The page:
Figure 4

Difference in the proportion of males in the population of the sex changing stock and the non-sex changing stock at varying exploitation rates (U). The solid line is for values when k = 0.3, the dashed line represents values when k = 0.5, and the dotted line represents values when k = 0.9.

Figure 4

Difference in the proportion of males in the population of the sex changing stock and the non-sex changing stock at varying exploitation rates (U). The solid line is for values when k = 0.3, the dashed line represents values when k = 0.5, and the dotted line represents values when k = 0.9.

Figure 5

The percentage of females that changed sex in the sex changing population at varying values of k, calculated as the number of females that change sex divided by the number of mature females.

Figure 5

The percentage of females that changed sex in the sex changing population at varying values of k, calculated as the number of females that change sex divided by the number of mature females.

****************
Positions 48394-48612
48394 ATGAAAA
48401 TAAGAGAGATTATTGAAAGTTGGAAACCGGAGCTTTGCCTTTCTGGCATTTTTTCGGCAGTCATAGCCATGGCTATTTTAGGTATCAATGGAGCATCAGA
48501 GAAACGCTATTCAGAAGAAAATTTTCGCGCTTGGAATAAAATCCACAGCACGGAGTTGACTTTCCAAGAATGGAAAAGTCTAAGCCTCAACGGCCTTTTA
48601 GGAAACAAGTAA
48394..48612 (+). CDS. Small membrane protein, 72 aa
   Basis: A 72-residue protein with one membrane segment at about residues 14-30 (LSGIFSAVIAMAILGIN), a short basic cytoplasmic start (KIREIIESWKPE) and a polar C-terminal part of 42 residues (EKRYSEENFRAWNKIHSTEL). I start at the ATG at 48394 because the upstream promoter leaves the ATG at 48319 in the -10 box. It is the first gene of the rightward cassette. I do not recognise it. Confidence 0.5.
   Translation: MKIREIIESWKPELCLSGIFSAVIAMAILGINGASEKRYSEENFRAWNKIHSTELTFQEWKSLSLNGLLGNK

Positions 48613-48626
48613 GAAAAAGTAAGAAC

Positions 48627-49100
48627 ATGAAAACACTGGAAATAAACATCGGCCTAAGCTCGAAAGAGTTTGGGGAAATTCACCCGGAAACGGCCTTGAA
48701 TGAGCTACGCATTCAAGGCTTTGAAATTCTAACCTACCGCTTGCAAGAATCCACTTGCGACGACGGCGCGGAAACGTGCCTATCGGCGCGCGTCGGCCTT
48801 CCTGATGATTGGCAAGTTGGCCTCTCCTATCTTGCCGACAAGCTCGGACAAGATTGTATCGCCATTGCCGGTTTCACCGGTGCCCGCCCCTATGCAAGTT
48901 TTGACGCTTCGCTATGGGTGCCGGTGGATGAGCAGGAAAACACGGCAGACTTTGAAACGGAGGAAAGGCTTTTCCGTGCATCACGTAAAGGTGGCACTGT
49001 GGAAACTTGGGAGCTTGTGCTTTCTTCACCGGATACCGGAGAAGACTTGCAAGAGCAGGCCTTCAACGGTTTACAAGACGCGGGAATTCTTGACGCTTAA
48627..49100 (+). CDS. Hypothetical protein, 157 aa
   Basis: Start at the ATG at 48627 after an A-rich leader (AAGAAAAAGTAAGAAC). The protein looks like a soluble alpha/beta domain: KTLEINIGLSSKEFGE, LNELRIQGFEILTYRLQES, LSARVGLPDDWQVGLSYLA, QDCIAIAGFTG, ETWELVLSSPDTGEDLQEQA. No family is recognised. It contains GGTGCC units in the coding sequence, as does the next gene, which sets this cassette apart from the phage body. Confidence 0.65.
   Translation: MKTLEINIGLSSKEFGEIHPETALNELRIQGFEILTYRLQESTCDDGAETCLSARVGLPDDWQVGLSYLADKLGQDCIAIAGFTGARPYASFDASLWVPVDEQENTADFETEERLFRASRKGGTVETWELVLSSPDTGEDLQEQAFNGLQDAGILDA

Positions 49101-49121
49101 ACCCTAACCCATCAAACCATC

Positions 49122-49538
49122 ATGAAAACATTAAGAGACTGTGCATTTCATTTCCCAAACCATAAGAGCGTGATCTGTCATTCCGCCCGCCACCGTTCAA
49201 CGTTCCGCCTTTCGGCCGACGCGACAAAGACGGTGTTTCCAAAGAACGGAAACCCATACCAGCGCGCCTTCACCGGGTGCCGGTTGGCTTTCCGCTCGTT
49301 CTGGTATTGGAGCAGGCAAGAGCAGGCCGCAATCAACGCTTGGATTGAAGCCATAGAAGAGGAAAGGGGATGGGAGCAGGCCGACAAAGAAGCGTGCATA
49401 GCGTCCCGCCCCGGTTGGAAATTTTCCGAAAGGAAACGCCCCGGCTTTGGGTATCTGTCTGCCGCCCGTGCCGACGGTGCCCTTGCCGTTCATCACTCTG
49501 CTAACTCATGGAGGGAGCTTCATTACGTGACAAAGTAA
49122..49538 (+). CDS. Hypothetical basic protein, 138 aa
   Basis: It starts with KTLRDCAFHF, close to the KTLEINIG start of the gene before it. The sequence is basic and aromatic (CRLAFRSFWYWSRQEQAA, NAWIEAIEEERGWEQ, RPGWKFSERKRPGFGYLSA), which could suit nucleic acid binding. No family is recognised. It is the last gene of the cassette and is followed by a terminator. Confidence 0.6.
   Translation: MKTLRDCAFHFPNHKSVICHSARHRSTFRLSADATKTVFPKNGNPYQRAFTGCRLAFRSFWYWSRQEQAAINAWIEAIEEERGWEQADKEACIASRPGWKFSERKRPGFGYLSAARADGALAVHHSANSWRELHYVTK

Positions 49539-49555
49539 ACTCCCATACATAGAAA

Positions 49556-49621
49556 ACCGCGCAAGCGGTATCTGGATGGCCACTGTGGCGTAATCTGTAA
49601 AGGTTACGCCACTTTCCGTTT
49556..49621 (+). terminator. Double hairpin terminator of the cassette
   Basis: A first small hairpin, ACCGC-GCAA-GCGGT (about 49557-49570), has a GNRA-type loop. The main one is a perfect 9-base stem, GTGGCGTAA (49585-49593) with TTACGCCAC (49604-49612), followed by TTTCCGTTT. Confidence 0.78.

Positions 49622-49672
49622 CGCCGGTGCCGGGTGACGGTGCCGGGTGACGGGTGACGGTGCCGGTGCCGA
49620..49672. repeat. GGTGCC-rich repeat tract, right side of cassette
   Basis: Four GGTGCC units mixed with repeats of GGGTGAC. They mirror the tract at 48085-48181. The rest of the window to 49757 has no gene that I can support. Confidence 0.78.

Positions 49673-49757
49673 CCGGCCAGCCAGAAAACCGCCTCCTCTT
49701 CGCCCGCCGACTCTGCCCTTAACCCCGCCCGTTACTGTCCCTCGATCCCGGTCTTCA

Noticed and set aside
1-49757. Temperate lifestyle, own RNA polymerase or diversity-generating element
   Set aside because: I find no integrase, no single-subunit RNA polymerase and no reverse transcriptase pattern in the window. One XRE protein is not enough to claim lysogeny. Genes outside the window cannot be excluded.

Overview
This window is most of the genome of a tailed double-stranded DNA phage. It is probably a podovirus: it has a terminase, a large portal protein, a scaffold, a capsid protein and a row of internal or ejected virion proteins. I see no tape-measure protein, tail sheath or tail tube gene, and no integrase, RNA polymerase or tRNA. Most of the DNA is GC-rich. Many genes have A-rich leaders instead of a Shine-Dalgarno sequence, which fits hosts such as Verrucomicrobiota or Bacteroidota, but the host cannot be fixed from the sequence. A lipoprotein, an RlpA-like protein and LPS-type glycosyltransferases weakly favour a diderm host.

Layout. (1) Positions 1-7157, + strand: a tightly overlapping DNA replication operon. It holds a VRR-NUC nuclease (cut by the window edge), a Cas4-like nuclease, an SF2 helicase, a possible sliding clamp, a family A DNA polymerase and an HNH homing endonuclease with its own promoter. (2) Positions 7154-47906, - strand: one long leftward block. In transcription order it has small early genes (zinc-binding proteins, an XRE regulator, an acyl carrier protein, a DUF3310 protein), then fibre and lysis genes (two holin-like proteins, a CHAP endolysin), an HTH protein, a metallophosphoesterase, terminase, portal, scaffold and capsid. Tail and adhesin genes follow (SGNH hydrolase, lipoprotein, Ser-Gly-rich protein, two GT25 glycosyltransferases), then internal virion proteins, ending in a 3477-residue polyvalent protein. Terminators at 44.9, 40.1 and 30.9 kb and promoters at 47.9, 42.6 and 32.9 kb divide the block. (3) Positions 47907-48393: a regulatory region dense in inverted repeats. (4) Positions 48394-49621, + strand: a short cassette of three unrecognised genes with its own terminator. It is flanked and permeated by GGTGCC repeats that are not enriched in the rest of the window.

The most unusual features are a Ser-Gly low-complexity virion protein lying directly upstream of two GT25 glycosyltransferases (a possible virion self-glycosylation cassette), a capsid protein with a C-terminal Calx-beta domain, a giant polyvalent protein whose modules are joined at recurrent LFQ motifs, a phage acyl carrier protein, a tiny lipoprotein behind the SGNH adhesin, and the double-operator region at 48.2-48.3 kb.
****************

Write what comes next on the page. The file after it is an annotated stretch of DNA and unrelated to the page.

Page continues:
Figure 6

The average age at sex change for the sex changing stock at varying rates of exploitation (U). The solid line is for values when k = 0.3, the dashed line represents values when k = 0.5, and the dotted line represents values when k = 0.9.

Figure 6

The average age at sex change for the sex changing stock at varying rates of exploitation (U). The solid line is for values when k = 0.3, the dashed line represents values when k = 0.5, and the dotted line represents values when k = 0.9.

Discussion